Karthika Pournami Significance and Rituals
Karthika Pournami or Karthika purnima is a holy festival for Hindu, Sikh and Jain communities. It’s celebrated on the Purnima (The Full Moon) Day or 15th Day of the month Kartik (Karthika Maasam).
Significance of Karthik Pournami
In some areas Kartik Purnima known as Tripuri Purnima or Tripurari Purnima the name came from Tripurari, Tripura (meaning three cities) and ari (meaning enemy), hence “Enemy of Three Cities” (Lord Shiva).
On the day of Kartik Purnima, Lord Shiva killed Tripurasura and all demons (asuras) by destructing of their three cities called “Tripura”.
They were great cities of prosperity, power, and dominance over the world, but due to their impious nature, cities were destroyed in his form as Tripurantaka with a single arrow.
Karthika Purnima is also known as Deva Deepawali or Deva Diwali which means the festival of lights of the gods, by the killing of the demons, gods declared the day as a festival of lights.
Karthika Masam (Month) is the only month in which both Lord Shiva and Lord Vishnu are worshiped and the temples of Lord Shiva and Lord Vishnu are full with the devotees wanting a darshan of their deities.
” Kartik Poornima is associated with Prabodhini Ekadashi which marks the end of Chaturmas, a four-month period when Lord Vishnu is believed to sleep. Prabodhini Ekadashi signifies the awakening of the god. “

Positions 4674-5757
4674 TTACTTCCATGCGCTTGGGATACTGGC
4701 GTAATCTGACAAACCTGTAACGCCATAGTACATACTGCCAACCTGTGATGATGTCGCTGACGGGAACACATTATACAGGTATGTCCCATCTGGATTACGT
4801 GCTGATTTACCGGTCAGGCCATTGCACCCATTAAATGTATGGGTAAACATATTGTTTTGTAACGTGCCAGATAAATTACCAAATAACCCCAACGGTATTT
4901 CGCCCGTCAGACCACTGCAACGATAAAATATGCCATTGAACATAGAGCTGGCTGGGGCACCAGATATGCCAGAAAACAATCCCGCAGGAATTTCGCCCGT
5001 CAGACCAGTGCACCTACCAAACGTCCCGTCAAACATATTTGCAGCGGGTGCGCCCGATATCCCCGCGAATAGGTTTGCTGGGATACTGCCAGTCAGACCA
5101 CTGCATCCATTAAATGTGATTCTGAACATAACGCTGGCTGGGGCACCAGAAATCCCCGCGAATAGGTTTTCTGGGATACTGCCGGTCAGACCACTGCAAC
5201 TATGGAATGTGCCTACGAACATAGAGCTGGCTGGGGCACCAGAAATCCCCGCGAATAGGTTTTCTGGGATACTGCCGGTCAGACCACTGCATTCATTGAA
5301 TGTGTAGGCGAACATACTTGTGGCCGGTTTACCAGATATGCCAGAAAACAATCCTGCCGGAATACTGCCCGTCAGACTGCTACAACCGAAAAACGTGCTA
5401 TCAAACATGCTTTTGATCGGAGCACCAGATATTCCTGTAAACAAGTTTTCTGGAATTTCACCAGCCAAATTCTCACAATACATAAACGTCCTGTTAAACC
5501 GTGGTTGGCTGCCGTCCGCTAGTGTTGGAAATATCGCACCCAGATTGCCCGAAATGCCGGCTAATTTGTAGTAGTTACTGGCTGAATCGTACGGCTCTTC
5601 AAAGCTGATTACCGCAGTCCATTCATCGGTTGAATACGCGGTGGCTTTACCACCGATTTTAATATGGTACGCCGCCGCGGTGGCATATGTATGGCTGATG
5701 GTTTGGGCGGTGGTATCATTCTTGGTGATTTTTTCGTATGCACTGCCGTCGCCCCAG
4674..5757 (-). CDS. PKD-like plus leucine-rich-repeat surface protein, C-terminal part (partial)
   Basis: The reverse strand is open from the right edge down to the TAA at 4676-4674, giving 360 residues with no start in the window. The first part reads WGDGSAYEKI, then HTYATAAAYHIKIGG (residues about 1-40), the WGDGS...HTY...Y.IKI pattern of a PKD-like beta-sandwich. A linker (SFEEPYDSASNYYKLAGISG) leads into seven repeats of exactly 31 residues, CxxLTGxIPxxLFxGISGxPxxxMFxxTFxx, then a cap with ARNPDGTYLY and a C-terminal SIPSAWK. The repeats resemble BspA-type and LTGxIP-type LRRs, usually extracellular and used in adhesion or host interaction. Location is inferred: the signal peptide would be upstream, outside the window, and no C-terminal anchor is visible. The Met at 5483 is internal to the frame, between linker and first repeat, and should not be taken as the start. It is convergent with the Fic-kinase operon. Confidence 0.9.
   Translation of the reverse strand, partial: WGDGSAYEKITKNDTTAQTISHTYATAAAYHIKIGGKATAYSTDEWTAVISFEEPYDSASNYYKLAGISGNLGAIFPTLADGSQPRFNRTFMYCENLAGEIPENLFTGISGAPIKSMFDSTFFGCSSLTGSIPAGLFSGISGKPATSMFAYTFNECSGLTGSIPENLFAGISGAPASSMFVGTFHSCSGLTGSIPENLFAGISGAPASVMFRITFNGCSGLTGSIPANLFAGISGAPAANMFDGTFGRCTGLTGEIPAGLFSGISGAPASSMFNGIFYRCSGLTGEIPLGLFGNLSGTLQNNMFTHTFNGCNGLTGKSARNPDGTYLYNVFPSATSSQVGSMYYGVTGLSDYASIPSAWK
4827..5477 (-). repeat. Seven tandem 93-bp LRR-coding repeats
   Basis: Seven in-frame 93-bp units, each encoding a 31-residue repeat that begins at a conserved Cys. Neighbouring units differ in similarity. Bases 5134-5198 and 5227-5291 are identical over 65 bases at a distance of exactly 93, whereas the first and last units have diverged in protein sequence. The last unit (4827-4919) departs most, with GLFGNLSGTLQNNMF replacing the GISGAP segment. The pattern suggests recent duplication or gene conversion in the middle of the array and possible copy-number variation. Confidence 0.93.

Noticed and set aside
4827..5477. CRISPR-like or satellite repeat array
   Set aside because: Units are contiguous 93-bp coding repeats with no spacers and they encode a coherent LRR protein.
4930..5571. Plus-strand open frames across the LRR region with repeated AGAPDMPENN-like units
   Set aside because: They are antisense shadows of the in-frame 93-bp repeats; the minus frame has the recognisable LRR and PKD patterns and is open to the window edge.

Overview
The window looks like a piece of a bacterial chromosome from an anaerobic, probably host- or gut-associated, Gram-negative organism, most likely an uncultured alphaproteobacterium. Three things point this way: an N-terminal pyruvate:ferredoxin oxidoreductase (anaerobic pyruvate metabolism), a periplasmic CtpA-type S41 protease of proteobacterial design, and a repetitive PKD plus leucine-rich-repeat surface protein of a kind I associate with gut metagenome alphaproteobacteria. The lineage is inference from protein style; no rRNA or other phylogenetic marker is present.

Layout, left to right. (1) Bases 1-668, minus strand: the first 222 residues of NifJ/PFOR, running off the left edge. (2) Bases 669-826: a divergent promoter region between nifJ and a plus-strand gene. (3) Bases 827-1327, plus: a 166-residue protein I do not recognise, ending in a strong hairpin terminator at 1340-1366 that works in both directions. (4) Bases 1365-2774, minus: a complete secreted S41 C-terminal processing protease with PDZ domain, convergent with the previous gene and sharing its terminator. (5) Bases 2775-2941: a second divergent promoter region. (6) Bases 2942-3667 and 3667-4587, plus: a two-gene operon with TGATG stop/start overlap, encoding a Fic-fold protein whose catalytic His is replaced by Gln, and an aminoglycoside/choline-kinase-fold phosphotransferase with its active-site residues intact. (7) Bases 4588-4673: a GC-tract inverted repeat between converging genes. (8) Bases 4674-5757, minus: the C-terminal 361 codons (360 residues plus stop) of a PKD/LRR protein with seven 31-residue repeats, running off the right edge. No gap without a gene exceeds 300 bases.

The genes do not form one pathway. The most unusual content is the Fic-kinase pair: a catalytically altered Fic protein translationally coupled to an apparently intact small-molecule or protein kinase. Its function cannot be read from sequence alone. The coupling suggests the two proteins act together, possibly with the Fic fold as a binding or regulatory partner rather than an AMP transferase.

Rituals on Karthika Pournami
Thulsi Pooja and Lighting of lamps
Devotees would visit the temple of Lord Shiva and lit wicks, a pack of 720 or 360. The 720 wicks symbolize the 360 days and nights of the Hindu calendar. Devotees also would light the Diya in front of Tulasi plant at home.
Some devotees would like to light a wick on the floats made from the stems of the Banana Tree and set it a float on the river. Few devotees would also give Deepa Danam or donate a lit Diya.
Karthik Purnima also coincides with the Jain’s light festival and Sikh’s Guru Purab (Jayanthi of Guru Nanak Dev).
Karthika Snanam has to perform on Kartik Pournami, i.e., ritual bath at thirtha (a lake or river) at pilgrimage center.